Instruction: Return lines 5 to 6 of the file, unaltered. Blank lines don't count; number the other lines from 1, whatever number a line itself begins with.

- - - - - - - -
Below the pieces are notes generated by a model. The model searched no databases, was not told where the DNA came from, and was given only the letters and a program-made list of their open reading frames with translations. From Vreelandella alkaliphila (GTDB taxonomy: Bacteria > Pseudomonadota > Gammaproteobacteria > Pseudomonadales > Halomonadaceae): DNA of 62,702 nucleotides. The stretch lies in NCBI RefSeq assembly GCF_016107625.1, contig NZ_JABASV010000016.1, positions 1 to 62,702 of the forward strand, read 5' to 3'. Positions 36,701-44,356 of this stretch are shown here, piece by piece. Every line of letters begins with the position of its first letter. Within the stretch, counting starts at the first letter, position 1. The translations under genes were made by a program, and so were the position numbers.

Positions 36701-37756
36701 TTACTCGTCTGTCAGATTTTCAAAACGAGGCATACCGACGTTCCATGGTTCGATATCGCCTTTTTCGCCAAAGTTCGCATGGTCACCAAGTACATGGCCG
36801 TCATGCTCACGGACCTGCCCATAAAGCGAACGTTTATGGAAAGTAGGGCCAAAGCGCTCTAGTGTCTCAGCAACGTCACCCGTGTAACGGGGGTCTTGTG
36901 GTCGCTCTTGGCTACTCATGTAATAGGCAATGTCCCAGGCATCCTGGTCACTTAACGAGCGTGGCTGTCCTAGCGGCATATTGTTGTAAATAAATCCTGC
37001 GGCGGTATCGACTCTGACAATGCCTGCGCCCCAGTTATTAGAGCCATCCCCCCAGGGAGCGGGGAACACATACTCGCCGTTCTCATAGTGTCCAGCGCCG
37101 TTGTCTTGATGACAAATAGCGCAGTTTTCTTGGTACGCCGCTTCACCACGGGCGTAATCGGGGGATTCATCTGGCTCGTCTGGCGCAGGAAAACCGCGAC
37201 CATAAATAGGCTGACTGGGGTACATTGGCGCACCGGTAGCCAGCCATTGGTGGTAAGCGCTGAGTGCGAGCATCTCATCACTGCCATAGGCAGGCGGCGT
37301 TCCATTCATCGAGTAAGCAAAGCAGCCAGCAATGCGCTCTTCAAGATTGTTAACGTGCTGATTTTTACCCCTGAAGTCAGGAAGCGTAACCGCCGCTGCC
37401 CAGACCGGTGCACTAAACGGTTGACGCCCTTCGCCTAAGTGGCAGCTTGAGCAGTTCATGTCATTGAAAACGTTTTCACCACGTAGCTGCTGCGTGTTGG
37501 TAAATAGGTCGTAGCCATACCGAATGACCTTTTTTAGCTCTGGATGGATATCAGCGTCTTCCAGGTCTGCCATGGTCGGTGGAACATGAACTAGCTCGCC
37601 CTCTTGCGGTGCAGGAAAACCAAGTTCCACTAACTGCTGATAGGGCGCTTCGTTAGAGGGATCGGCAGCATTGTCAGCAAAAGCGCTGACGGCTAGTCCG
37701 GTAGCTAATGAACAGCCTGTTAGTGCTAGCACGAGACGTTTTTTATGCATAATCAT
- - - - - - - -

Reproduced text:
36901 GTCGCTCTTGGCTACTCATGTAATAGGCAATGTCCCAGGCATCCTGGTCACTTAACGAGCGTGGCTGTCCTAGCGGCATATTGTTGTAAATAAATCCTGC
37001 GGCGGTATCGACTCTGACAATGCCTGCGCCCCAGTTATTAGAGCCATCCCCCCAGGGAGCGGGGAACACATACTCGCCGTTCTCATAGTGTCCAGCGCCG